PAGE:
A field trip to a rail yard can give you a firsthand idea of the work involved in this occupation. For a personalized view of the work, consider arranging an information interview with a railroad employee who is involved in maintaining communications or control equipment. You or your school counselor may be able to find such a professional through local railroad company offices or local branches of the Brotherhood of Railroad Signalmen. Go to the interview prepared to ask questions about the job. You will find that most people are pleased to talk about their work with those who show a sincere interest.
Signal mechanics install, maintain, and repair signal equipment. Today's signal equipment includes computerized and electronic equipment detection devices and electronic grade crossing protection. To install signals, workers travel with road crews to designated areas. They place electrical wires, create circuits, and construct railway-highway crossing signals, such as flashers and gates. When signal mechanics install new signals or signal equipment, they or other crew members may have to dig holes and pour concrete foundations for the new equipment, or they may install precast concrete foundations. Because railroad signal systems are sometimes installed in the same areas as underground fiber-optic cables, signal mechanics must be familiar with marking systems and take great care in digging.
Signal mechanics who perform routine maintenance are generally responsible for a specified length of track. They are often part of a team of several signal mechanics, called a signal construction gang. They drive a truck along the track route, stopping to inspect and test crossings, signal lights, interlock equipment, and detection devices. When servicing battery-operated equipment, they check batteries, refilling them with water or replacing them with fresh ones if necessary. They use standard electrical testing devices to check signal circuits and wiring connections, and they replace any defective wiring, burned-out light bulbs, or broken colored lenses on light signals. They clean the lenses with a cloth and cleaning solution and lubricate moving parts on swinging signal arms and crossing gates. They tighten loose bolts, and open and close crossing gates to verify that the circuits and connections in the gates are working.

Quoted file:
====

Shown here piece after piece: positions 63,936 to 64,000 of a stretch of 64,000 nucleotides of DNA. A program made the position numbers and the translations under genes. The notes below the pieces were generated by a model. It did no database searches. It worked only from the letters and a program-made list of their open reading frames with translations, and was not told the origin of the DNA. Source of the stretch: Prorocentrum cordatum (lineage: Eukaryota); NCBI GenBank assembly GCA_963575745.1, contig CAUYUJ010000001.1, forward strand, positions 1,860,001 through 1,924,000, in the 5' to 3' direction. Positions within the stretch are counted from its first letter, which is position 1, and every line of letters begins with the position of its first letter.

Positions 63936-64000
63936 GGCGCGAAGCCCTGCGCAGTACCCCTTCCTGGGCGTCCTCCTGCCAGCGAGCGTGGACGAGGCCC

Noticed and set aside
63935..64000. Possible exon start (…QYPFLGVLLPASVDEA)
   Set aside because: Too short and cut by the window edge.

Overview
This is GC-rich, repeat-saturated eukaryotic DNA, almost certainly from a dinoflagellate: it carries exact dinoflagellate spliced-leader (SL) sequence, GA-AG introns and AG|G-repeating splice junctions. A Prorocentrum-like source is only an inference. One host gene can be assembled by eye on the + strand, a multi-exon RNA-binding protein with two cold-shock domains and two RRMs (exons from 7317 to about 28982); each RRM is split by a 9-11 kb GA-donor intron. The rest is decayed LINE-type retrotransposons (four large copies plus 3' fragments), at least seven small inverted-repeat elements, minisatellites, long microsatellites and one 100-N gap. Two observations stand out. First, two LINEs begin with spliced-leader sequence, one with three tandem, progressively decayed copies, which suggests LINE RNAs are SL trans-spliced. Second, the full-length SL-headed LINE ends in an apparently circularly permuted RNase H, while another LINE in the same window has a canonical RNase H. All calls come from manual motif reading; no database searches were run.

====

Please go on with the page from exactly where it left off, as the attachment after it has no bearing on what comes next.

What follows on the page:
Signal mechanics are often required to travel long distances as repairs are needed. Many are assigned to a large region by their employer, such as the entire Midwest, or may even be on call to work anywhere in the nation. Generally, employees are responsible for providing their own transportation from their home to the work location. The railroad company pays the cost of hotel rooms and provides a meal allowance. When signal mechanics are required to travel, their workweek may begin on Sunday, when they travel to the work site so they can start early Monday. The workweek may then include four 10-hour days, or may be longer, depending on the urgency of the job.
Sometimes signal mechanics are dispatched to perform repairs at specific locations along the track in response to reports from other rail workers about damaged or malfunctioning equipment. In these cases, the worker analyzes the problem, repairs it, and checks to make sure that the equipment is functioning properly.
Signal mechanics also compile written reports that detail their inspection and repair activities, noting the mileage of the track that they have traveled and the locations where they have done work. Some mechanics may use hand-held computers to prepare reports and record data.